Both of them agreed on another point. At the time they wrote, Alabama and North Carolina trailed nearly all states in virtually every category that measures a decent life for its people: per capita income; high school and college graduation rates; poverty; health of the population. Both states had a history of demagoguery, especially on issues of class, race and religion. If those satisfied with the status quo prevailed, there was little hope for the future of either state in an increasingly knowledge-based, global economy.
Since Golden wrote his prophetic and controversial essays about the imperative of change by his state’s leaders, much has improved in North Carolina. Judged by most economic and educational measures, it is light years ahead of Alabama. In ways scarily obvious to any serious and objective student of Alabama history, not much has changed in Alabama.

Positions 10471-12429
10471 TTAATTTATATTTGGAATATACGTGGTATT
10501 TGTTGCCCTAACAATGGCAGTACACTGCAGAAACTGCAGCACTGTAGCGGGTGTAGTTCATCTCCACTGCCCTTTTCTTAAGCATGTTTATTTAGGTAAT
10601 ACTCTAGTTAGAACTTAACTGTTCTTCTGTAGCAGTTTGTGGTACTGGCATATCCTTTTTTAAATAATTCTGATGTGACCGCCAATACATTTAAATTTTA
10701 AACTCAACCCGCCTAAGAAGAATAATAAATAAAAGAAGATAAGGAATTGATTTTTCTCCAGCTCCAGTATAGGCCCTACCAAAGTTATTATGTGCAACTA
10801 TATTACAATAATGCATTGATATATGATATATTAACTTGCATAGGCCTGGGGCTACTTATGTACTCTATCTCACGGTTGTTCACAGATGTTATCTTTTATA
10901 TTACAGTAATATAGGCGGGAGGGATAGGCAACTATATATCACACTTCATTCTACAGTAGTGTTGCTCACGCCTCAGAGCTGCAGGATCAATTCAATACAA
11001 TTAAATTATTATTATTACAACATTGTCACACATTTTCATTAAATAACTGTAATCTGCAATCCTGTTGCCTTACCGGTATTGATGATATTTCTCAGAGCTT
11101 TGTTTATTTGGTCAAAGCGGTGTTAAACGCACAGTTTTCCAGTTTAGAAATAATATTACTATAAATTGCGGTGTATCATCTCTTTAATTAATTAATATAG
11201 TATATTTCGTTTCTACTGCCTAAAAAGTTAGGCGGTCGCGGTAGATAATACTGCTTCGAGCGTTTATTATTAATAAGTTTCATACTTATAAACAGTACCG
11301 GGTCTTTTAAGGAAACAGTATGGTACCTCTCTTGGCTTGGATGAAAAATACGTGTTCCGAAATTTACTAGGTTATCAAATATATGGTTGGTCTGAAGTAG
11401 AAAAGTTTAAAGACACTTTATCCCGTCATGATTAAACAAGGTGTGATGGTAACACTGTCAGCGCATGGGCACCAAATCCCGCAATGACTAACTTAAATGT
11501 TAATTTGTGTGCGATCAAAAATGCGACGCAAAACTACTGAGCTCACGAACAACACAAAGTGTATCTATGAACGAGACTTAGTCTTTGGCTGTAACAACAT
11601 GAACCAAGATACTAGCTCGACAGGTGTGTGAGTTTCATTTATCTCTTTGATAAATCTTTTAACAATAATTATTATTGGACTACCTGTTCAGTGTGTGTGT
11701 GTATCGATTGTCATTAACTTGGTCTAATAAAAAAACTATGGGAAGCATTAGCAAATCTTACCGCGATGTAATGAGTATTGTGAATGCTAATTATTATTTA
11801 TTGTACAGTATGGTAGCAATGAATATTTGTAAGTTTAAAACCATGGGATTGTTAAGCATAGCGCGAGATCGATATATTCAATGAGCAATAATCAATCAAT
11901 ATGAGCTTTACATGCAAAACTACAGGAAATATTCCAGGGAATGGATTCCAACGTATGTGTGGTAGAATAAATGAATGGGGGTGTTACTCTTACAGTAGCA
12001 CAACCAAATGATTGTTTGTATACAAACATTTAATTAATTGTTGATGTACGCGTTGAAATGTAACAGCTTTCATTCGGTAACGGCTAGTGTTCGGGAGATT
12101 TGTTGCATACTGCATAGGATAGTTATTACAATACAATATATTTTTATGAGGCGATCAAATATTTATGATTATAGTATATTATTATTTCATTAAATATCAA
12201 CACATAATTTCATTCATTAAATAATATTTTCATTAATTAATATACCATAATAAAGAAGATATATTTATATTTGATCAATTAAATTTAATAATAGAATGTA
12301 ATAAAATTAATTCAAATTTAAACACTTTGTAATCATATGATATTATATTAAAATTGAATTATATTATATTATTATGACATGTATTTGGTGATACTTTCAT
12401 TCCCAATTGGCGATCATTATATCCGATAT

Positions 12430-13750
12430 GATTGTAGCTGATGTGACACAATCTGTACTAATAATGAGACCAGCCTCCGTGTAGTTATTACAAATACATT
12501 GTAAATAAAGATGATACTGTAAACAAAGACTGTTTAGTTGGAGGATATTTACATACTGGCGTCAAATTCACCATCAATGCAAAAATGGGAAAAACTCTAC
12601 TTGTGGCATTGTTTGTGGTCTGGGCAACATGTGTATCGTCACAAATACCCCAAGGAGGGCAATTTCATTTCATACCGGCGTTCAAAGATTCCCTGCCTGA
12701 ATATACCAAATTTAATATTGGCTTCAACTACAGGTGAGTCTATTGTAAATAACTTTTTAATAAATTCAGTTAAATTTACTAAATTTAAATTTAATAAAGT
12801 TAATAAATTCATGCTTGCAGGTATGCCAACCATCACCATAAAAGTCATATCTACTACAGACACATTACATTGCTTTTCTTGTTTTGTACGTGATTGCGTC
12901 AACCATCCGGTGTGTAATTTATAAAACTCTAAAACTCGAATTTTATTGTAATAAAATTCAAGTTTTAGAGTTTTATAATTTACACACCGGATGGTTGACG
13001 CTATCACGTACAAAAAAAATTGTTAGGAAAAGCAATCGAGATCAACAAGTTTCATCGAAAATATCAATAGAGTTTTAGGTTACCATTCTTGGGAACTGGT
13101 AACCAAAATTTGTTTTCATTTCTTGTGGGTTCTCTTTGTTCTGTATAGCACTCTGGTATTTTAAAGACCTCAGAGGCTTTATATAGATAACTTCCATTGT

That lag is not Bailey’s fault. The historian in him grounded every word he wrote in recent and objective data. The poet in Bailey embedded data in poetic allusion and powerful analogy. The prophet in Bailey confronted power with justice, as all prophets must. Perhaps it is true that a prophet has no honor in his own country. If true, shame on us for not heeding one when God sent him our way.
Wayne Flynt is Distinguished University Professor Emeritus at Auburn University.
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